2021: Emeka Egbuka, Marvin Harrison Jr., Jayden Ballard
Hartline hit another home run in the 2021 recruiting class, when Ohio State landed the three receivers it was chasing most aggressively in that class and continued its run by signing only rated receivers. among the top 100 prospects in the class. It was the second straight year Ohio State landed the top-rated wide receiver in the class, with Egbuka ranked No. 1 wide and No. 10 overall in the 2021 cycle.
While Ohio State’s class wasn’t quite the best wide receiver recruiting class on paper that year — Alabama signed four receivers who were all ranked in the top 75 — it already exists. evidence to suggest that the Buckeyes’ 2021 receiver class could end up being the best this year when all is said and done.
Egbuka showed flashes of star potential in his first season as Buckeye. The same goes for Harrison Jr., who notched three touchdowns in his first career start and already appears to have been underrated as No. 97 overall in his class. Ballard, who remains the only wide receiver from Ohio State to sign Hartline’s tenure, hasn’t played much as a true freshman but has garnered plenty of praise for his performance during his second spring as Buckeye.
2022: Kaleb Brown, Kyion Grayes, Caleb Burton, Kojo Antwi
The most recent recruiting class to arrive at Ohio State was the first in Hartline’s tenure that did not include a five-star wide receiver and also the first that included receivers ranked outside of the top 100 prospects in their class. But that doesn’t mean the Buckeyes’ new class of first-year receivers lack talent.
As has always been the case during Hartline’s tenure, Ohio State landed the receivers it chased the most. Both Brown and Grayes were ranked among the top 88 prospects in the class, with Grayes soaring up the rankings in his senior year after his commitment to Ohio State. Burton was rated a five-star prospect upon his engagement with the Buckeyes before slipping to 132nd in the final standings, while the Buckeyes beat stiff competition from Georgia to land Antwi, the No. 151 overall prospect in the final composite rankings.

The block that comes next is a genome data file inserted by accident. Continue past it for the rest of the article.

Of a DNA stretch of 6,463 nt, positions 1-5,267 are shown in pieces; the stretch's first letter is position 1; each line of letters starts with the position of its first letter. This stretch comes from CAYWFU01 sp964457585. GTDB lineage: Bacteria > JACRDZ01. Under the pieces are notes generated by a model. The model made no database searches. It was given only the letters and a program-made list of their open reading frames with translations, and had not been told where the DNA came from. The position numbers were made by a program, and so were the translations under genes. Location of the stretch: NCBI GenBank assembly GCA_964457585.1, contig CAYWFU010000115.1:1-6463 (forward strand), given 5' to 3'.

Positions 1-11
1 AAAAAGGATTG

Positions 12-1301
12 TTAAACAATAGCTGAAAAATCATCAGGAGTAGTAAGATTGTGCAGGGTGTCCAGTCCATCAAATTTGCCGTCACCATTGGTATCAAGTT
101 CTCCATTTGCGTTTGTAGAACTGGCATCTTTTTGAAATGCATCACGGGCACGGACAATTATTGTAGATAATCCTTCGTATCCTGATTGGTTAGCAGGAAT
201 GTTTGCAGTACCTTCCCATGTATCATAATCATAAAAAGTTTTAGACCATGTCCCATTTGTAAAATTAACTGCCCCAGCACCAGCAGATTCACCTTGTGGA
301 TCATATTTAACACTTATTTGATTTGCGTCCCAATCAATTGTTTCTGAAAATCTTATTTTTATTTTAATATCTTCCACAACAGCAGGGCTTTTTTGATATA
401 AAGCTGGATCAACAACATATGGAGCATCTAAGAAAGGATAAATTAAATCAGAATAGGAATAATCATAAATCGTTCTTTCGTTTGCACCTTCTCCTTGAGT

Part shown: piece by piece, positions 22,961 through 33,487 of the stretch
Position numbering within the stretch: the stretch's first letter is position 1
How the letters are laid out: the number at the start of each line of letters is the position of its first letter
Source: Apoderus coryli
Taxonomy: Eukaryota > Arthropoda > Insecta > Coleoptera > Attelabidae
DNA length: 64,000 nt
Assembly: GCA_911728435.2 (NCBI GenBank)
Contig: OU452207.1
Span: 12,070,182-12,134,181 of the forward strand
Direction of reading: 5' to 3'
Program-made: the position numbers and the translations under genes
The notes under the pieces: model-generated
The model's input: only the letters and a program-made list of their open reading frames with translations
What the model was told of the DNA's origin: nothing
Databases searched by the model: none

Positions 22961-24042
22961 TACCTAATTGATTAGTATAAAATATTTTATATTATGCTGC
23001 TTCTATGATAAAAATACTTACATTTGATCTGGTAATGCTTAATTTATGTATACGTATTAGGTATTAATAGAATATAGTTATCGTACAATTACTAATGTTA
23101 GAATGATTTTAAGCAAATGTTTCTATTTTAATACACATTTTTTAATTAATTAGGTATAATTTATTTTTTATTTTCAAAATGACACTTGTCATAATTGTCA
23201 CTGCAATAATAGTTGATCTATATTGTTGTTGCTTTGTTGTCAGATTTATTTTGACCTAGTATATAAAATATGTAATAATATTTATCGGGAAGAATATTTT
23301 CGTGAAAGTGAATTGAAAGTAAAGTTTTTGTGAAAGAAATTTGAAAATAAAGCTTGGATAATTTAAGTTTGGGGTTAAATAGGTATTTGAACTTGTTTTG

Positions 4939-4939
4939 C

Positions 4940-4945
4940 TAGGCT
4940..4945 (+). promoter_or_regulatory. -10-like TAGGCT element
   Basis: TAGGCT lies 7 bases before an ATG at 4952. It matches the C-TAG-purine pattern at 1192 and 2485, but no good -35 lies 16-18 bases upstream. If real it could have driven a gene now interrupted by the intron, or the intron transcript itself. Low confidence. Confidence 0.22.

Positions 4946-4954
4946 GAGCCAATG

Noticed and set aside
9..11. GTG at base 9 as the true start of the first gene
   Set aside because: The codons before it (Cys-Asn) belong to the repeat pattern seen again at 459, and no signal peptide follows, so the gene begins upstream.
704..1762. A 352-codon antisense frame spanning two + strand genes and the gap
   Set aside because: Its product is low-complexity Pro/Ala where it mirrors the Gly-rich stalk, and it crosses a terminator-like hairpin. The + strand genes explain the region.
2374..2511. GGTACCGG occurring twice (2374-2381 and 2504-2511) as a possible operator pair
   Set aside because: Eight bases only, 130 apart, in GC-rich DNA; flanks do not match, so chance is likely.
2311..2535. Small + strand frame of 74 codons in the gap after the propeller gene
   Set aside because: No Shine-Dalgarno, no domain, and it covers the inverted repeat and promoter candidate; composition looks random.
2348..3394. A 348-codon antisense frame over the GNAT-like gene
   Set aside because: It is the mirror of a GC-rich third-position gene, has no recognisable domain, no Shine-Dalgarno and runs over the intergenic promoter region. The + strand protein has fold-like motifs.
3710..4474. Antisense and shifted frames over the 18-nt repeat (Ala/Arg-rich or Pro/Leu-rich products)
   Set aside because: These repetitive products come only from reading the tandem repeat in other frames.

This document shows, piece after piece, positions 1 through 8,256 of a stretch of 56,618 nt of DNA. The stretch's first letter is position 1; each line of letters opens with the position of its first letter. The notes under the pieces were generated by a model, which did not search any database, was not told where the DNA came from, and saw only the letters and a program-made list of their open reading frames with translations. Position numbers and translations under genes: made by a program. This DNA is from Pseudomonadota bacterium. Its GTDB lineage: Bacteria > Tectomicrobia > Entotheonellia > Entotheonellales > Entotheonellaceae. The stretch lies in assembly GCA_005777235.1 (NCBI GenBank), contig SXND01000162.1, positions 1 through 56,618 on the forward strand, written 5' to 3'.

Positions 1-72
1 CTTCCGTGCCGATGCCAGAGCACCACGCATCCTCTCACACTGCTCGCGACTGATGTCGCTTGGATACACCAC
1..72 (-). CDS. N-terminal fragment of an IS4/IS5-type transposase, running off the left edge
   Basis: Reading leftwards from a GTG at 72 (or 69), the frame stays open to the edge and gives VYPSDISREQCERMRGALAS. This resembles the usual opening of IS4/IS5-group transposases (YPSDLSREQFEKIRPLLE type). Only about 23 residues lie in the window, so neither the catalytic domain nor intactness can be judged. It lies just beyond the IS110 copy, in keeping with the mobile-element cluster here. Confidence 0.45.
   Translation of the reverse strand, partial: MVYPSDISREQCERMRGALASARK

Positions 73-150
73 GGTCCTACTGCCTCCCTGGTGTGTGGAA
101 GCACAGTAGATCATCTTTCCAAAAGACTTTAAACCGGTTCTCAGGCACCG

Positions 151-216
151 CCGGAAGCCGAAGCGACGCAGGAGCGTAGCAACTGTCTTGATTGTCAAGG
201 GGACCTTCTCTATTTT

They haven’t played any snaps for Ohio State yet, and with all the talent that’s come with the two recruiting classes ahead of them, there might not be much playing time available for new students to freshman in 2022. Any one of them could turn out to be a star in time, however, and they bring a diverse group of skills that should complement each other well as they each look to make their way through the rotation in different roles.
2023: Brandon Inniss, Carnell Tate, Noah Rogers, Bryson Rodgers
As impressive as Hartline’s Ohio State recruiting classes are year after year, the class he’s now assembled for 2023 is arguably his finest work yet.
Rankings for this recruiting round won’t be finalized until they’ve played their senior seasons, but if Inniss (currently 18th overall), Tate (28th) and Rogers (50th) all remain among the top 50 prospects in the class, Ohio State would become just the third school to sign three of the top 50 wide receiver prospects in the same class, with Alabama in 2021 (Ja’Corey Brooks, Agiye Hall and JoJo Earle) and Texas in 2000 (BJ Johnson , Roy Williams and Sloan Thomas).
Get to know the 2023 commitments
While it’s possible that one of their recruitment rankings will drop by the end of the cycle, it’s also possible that one of them could move up the rankings, especially Bryson Rodgers, who is currently believed to be the lowest-ranked wide receiver of the Hartline era as the No. 270 overall prospect in the 2023 class. It seems likely that his eventual ranking will ultimately be higher, given that Ohio State has made him a priority and accepted his engagement before landing other broads in the class.
More importantly than the final rankings, Ohio State once again landed the receivers it wanted the most, except for the highest-ranked receiver in 2023, Zachariah Branch, who signed up. from USC. With the No. 2 and No. 3 receivers in the class signed up, Ohio State is poised to re-sign the top wide receiver class in the nation. And Hartline is currently on track to be 247Sports’ scout of the year for the second time in four years.
As long as Inniss and Tate retain their five-star status, Ohio State will become the second school in the composite-ranking era to sign multiple five-star wide receivers in two different recruiting classes (along with Texas), and they accomplished that goal entirely during Hartline’s first four years as receivers coach at Ohio State.